SAN FRANCISCO, April 15 Microsoft Corp
needs a "data culture" to thrive in the new computing
environment, according to Chief Executive Satya Nadella, in his
third public appearance in three weeks putting his imprint on
the software company.
Nadella, who took the helm in February, is seeking to push
Microsoft further toward mobile and 'cloud,' or
Internet-connected, computing. That marks a shift from his
predecessor, Steve Ballmer, whose world view was more tied to
personal computers and the Windows operating system.
"Every aspect of Microsoft's business is being fundamentally
transformed because of data," said Nadella at a presentation in
San Francisco on Tuesday. "You have to build deeply into the
fabric of the company a culture that thrives on data."
From managing its own heating costs to analyzing customers'
website usage, Nadella set out Microsoft's plan to play a
central role in gathering, storing, processing and presenting
data, taking advantage of its database products, data centers
and its Office suite of applications, including the ubiquitous
Excel spreadsheet program.
"Think of Office as the canvas, or the surface area, or the
scaffolding from which you can access the data," said Nadella.
His comments about a data-driven computing environment were
not ground-breaking, but they form a part of a striking new
approach at Microsoft, which Nadella calls "mobile first, cloud
Broadly, that means focusing on making Microsoft's
internet-friendly software widely available as services rather
than traditional products, and playing a role in all realms of
computing rather than just attempting to dominate markets with
Windows and Office.
Nadella made his latest appearance to boost Tuesday's launch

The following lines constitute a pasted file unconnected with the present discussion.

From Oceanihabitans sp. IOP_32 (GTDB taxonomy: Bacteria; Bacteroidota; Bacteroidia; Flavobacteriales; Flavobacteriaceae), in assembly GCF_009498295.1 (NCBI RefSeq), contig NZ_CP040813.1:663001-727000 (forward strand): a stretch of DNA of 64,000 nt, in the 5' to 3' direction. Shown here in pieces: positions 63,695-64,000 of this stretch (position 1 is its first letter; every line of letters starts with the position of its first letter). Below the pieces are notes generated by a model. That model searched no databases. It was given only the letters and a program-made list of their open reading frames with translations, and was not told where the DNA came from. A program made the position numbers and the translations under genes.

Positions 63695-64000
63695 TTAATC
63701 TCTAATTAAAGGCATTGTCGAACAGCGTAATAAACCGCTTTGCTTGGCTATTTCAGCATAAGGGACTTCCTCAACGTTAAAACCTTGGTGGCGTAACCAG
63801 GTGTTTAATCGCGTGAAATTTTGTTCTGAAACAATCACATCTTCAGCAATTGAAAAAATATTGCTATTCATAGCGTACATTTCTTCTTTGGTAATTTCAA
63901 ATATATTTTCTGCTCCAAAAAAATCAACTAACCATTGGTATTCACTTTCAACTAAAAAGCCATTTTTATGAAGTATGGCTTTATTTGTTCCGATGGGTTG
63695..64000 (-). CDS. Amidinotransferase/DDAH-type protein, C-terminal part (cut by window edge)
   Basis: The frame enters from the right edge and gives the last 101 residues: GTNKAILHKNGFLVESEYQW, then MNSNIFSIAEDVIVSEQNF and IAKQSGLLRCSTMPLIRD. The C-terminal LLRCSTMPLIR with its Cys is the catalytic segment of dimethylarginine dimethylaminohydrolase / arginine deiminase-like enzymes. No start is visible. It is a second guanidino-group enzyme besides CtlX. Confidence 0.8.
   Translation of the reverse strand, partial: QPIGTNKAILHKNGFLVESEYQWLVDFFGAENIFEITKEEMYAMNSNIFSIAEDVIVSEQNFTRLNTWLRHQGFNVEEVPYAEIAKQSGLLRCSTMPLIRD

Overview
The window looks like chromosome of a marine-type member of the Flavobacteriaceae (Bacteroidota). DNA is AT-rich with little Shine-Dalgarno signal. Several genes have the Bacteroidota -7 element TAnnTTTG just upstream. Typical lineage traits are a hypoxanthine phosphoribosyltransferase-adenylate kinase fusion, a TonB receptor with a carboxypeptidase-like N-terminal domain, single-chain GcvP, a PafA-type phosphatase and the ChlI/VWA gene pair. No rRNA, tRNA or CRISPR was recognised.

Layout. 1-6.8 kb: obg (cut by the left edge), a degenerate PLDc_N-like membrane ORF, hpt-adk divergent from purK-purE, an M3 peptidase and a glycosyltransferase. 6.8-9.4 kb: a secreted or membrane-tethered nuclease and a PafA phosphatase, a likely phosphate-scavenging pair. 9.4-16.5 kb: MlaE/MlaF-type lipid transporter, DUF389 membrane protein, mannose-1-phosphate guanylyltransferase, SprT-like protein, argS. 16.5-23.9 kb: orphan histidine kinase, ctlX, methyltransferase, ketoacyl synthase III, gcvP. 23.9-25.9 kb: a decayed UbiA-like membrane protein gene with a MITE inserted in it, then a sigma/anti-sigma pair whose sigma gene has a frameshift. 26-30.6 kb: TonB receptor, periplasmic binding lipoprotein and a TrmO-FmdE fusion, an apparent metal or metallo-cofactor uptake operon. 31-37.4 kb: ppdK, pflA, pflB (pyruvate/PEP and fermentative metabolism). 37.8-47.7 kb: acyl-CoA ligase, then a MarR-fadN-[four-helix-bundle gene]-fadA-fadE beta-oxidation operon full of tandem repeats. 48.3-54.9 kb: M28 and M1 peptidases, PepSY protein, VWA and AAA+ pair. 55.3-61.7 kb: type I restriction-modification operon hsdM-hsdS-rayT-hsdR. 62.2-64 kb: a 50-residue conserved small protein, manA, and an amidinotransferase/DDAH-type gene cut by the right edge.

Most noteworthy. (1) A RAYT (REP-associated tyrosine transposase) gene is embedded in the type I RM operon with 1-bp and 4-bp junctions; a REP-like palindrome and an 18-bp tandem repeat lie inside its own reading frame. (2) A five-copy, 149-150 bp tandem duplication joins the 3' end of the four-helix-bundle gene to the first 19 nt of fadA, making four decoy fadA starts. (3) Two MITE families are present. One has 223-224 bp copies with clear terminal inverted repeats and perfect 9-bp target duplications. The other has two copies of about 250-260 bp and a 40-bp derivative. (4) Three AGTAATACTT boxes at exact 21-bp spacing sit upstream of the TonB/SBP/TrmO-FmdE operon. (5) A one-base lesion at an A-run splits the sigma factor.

of SQL Server 2014, the latest version of Microsoft's
market-leading database software, worth more than $5 billion in
sales per year.
He also announced an early public test version of a
cloud-based system for managing data automatically generated
from machines, and the release of Microsoft's Analytics Platform
System, which lets customers analyze large chunks of
information, attacking the exploding market for what has become
known as 'big data.'
Organizations could save $1.6 trillion over the next four
years by unifying their data collection and analyzing it better,
according to a report by tech research firm IDC, commissioned by
"To be able to truly benefit from this platform you need to
have a data culture inside of your organization. For me, this
perhaps is the most paramount thing inside of Microsoft," said
"It's not going to happen without having that data culture
where every engineer, every day, is looking at the usage data,
learning from that usage data, questioning what new things to
test out with our products and being on that improvement cycle
which is the lifeblood of Microsoft."
Separately, Microsoft told Wall Street analysts on Tuesday
that Nadella would appear on quarterly earnings conference
calls, starting next week. That marks another change from
Ballmer, who very rarely appeared on finance calls.
(Reporting by Bill Rigby and Edwin Chan. Editing by Andre